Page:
“When you are armed with a powerful insight, the ideas never stop flowing,” writes Phil Dusenberry, former chairman of BBDO North America, in his 2005 memoir Then We Set His Hair on Fire (the book title refers to the infamous accident during the filming of Michael Jackson’s commercial for Pepsi).

Dusenberry draws an important distinction between insight and idea: an insight is a grasp of the fundamental truth that sets one brand apart from its competitors, where ideas illustrate the insight so that everyone else can grasp it too.

Dusenberry gives the example of his brand claim for General Electric. “We bring good things to life.” This slogan went beyond the obvious fact that GE was so pervasive, making everything from lightbulbs to toasters to railroad engines to nuclear reactors. The key insight was not that GE makes everything, but rather, that the things GE makes make life better. Simple as it sounds, Dusenberry’s rivals in the ad business had failed to get it. Hundreds of good ideas flowed from this insight, which endured as a slogan for nearly a quarter of a century.

George Lois, the iconoclastic creative adman, laid out much the same manifesto a decade and a half earlier, in his 1991 book What’s the Big Idea? He cites the legendary campaign by Doyle Dane Bernbach for the original Volkswagen, the “people’s car” that Hitler had developed in the 1930s. The ads— headlined Think Small, Beetle, and Lemon— are still famous nearly half a century later.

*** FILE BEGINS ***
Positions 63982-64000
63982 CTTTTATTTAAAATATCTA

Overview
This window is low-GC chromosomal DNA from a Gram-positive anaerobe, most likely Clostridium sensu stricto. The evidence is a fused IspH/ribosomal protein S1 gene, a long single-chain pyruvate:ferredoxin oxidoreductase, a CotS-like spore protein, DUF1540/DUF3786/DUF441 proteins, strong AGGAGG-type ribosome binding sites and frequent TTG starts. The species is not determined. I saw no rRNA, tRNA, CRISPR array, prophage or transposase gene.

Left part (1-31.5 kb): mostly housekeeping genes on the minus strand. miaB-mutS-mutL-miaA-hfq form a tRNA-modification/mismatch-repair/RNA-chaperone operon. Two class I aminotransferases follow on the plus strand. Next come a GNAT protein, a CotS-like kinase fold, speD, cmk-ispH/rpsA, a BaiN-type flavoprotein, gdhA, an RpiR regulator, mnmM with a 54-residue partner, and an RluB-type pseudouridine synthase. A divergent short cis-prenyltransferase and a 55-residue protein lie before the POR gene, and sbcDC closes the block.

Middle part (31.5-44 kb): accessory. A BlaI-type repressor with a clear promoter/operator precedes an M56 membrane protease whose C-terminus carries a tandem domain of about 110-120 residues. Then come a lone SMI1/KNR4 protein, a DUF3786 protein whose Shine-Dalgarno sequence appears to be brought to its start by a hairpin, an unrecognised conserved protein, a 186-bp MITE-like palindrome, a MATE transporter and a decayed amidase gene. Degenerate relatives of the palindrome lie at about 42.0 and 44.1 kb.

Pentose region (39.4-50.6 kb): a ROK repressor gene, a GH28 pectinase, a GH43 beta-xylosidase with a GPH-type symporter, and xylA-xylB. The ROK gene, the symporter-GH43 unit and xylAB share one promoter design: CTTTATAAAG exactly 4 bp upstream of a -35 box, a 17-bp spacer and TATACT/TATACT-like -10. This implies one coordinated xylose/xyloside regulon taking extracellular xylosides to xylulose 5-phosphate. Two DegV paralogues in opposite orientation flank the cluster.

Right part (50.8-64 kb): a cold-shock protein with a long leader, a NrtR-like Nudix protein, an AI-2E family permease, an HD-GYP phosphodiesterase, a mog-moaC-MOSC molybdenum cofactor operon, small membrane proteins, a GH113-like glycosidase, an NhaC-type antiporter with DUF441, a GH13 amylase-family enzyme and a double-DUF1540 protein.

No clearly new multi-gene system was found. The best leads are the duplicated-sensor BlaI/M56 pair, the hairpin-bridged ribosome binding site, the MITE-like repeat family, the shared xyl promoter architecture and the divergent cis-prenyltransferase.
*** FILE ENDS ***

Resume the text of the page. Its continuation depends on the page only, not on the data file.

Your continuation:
Lois recalls a conversation he had in his New York office when coming up with the big idea for Volkswagen (VW). “I figured out the marketing problem. We have to sell a Nazi car in a Jewish town.” Lois and his partner Julian Konig solved the problem by making all the perceived negatives of VW—its size, funny shape, etc—appealing through the use of charming, irreverent humor. The Beetle became an icon.

Many companies have re-examined themselves to gain the vital insight that makes their brands stand out. Kone makes escalators, elevators, and automatic doors. When the firm wanted to strengthen its brand, it began by repositioning itself as an “accessibility” company. That makes perfect sense: all of its products allow you to get from one place to another inside a building.

Why the need to redefine Kone’s benefits and position? The new way of looking at the company provided a heightened insight into its benefits from the user’s point of view. As an escalator-and-elevator company, Kone was indistinguishable from its competitors. With the insight of providing accessibility, it raised its position to category leader, with the added emotional appeal gained from the suggestion that its products assist the disadvantaged.

In the 1990s, when rebranding was a fashionable management buzzword, some companies tried to reposition themselves in ways that were more silly than insightful. The insight at the heart of a brand must be simple, focused, and truthful, as simple as “this is the best.” Then the ideas that flow from it begin to build an emotional bond with the customer.